Spock: Using ConfineMetaClassChanges when using MetaClass mocking

One of the handy features of Groovy is to change the behavior of classes using MOP (Meta-Object Protocol). We change the metaClass property of a class to alter an implementation. You can for example override a static method of a class. See the example below:

However this way of mocking has a nasty side effect. Since we apply changes on the User on class level, the changes are also applied in all our other test cases. This can have some unexpected behavior in your other tests

To prevent this Spock has introduced the @ConfineMetaClassChanges annotation. This annotation makes sure the class will return to its original state when it was used in our test.

See the example below:

Be aware: this means when some other test did changes to the User class without using @ConfineMetaClassChanges, these changes will be still applicable when the test which has @ConfineMetaClassChanges restores the User class to its old state.

Spocklight: Indicate Class Under Test with Subject Annotation

If we write a specification for a specific class we can indicate that class with the @Subject annotation. This annotation is only for informational purposes, but can help in making sure we understand which class we are writing the specifications for. The annotation can either be used at class level or field level. If we use the annotation at class level we must specify the class or classes under test as argument for the annotation. If we apply the annotation to a field, the type of the field is used as the class under test. The field can be part of the class definition, but we can also apply the @Subject annotation to fields inside a feature method.

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Spocklight: Ignore Specifications Based On Conditions

We can use the @Ignore and @IgnoreRest annotation in our Spock specifications to not run the annotated specifications or features. With the @IgnoreIf annotation we can specify a condition that needs to evaluate to true to not run the feature or specification. The argument of the annotation is a closure. Inside the closure we can access three extra variables: properties (Java system properties), env (environment variables) and javaVersion.

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Spocklight: Extra Data Variables for Unroll Description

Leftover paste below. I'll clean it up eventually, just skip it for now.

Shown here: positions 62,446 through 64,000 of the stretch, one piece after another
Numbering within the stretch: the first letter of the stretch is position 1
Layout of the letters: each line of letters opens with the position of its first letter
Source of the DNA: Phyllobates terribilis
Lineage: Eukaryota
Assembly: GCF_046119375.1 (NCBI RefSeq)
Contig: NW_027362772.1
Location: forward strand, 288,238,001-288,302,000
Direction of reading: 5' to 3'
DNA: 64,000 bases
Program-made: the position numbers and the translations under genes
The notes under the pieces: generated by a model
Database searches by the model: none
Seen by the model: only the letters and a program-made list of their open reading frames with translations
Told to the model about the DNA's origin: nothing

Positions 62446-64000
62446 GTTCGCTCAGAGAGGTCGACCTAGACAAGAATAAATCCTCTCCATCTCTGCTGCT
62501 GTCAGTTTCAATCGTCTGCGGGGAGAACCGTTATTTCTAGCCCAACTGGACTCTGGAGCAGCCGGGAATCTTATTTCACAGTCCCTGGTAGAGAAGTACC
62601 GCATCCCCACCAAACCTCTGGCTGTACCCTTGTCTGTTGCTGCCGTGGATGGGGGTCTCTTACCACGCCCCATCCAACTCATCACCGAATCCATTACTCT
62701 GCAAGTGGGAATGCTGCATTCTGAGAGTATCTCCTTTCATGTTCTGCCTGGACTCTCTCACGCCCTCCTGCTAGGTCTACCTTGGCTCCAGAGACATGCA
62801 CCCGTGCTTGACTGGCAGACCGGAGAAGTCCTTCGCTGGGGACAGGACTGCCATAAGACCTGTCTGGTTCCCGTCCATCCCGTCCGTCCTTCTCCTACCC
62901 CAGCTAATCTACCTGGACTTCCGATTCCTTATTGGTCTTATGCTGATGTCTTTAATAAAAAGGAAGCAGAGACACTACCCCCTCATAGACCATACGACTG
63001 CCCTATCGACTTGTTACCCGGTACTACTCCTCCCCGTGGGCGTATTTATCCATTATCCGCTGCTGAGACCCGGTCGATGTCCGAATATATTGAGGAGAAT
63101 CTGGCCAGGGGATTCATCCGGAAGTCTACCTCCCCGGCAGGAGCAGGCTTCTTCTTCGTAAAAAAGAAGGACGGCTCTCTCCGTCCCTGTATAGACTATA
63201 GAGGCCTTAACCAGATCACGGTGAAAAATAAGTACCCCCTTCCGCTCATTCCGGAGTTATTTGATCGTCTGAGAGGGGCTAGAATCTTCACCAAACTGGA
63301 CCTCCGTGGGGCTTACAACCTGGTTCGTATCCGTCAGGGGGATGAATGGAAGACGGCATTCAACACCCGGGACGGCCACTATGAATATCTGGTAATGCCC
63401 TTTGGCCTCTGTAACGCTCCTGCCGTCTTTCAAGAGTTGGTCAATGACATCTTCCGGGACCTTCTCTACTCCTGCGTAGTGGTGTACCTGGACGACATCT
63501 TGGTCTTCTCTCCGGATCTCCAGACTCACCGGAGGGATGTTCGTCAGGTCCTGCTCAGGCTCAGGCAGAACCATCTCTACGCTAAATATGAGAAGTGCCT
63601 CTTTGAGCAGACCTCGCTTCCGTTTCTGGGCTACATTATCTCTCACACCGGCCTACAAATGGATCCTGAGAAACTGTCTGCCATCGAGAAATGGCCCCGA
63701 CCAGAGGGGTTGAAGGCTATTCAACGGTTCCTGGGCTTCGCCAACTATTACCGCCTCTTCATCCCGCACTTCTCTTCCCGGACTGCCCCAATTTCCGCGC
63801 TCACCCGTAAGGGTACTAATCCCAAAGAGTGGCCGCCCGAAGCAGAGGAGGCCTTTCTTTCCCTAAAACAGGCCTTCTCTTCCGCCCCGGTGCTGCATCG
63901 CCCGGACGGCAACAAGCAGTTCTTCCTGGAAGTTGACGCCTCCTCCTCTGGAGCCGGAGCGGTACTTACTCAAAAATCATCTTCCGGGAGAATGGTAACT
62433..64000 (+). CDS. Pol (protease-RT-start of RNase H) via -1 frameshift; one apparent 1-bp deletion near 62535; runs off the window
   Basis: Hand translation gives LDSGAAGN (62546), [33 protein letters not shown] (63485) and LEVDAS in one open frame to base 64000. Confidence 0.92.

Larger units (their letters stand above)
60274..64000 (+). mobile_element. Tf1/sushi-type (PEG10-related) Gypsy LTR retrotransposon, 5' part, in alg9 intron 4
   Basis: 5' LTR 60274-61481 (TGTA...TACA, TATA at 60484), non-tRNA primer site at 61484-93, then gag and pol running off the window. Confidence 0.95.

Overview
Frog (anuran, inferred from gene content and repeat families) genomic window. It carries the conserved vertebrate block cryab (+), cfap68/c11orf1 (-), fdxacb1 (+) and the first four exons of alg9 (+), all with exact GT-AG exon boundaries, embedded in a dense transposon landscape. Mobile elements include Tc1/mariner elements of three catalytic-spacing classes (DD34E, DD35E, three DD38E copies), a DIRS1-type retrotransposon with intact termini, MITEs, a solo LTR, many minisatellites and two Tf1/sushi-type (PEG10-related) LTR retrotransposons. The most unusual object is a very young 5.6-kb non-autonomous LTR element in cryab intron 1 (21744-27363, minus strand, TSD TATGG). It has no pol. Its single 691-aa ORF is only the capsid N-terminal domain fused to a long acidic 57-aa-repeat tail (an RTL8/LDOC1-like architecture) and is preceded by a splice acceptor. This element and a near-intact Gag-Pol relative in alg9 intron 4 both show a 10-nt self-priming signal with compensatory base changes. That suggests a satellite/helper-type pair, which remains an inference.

Spock’s unroll feature is very powerful. The provider data variables can be used in the method description of our specification features with placeholders. For each iteration the placeholders are replaced with correct values. This way we get a nice output where we immediately can see the values that were used to run the code. Placeholders are denoted by a hash sign (#) followed by the variable name. We can even invoke no-argument methods on the variable values or access properties. For example if we have a String value we could get the upper case value with #variableName.toUpperCase(). If we want to use more complex expressions we must introduce a new data variable in the where block. The value of the variable will be determined for each test invocation and we can use the result as a value in the method description.

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Grails Goodness: Run Forked Tests in IntelliJ IDEA

In the latest Grails releases we can execute our tests in so-called forked mode. This means a separate JVM is started with an isolated classpath from the Grails build system. When we want to run our tests in forked mode from within IntelliJ IDEA we get the following error: Error running forked test-app: Could not load grails build listener class (Use --stacktrace to see the full trace). To make running tests in forked mode work with IntelliJ IDEA we must add one of the IntelliJ IDEA supplied JAR files to the Grails classpath.

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Using ArgumentMatchers with Mockito

Mockito is a mock framework which you can use to write simple and clean tests. One of it’s nice features is the ArgumentMatcher. With the ArgumentMatcher you can determine the outcome of your mocked service or repository based on any condition you want.

Imagine we have a CandyService which can get a list of candies which are liked by a specific customer. This service uses the external ChocalateService which specifically checks if the customer likes chocolate. Continue reading

Tasty Test Tip: Test final and static methods with PowerMock and Mockito

Two of the most famous mocking frameworks EasyMock and Mockito, don’t offer out of the box support for mocking final and static methods.

It is often said on forums that “you don’t want that” or “your code is badly designed” etc. Well this might be true some of the time, but not all of the time. Continue reading

Tasty Test Tip: Using ArgumentCaptor for generic collections with Mockito

Mockito has a very nice feature that allows you to verify what parameters were used when a method was executed.

For example:

However, when using generic typed objects, some problems rise up.
For example, the following won’t work:

This is obviously not a Mockito problem, but a generics problem.

To solve this, follow these two steps:

1. use the @Captor annotation.

2. initialize the Mockito annotations in your initialization method (add one if you don’t have one).

And presto! You can now capture the parameters that were used when a to be verified method was executed.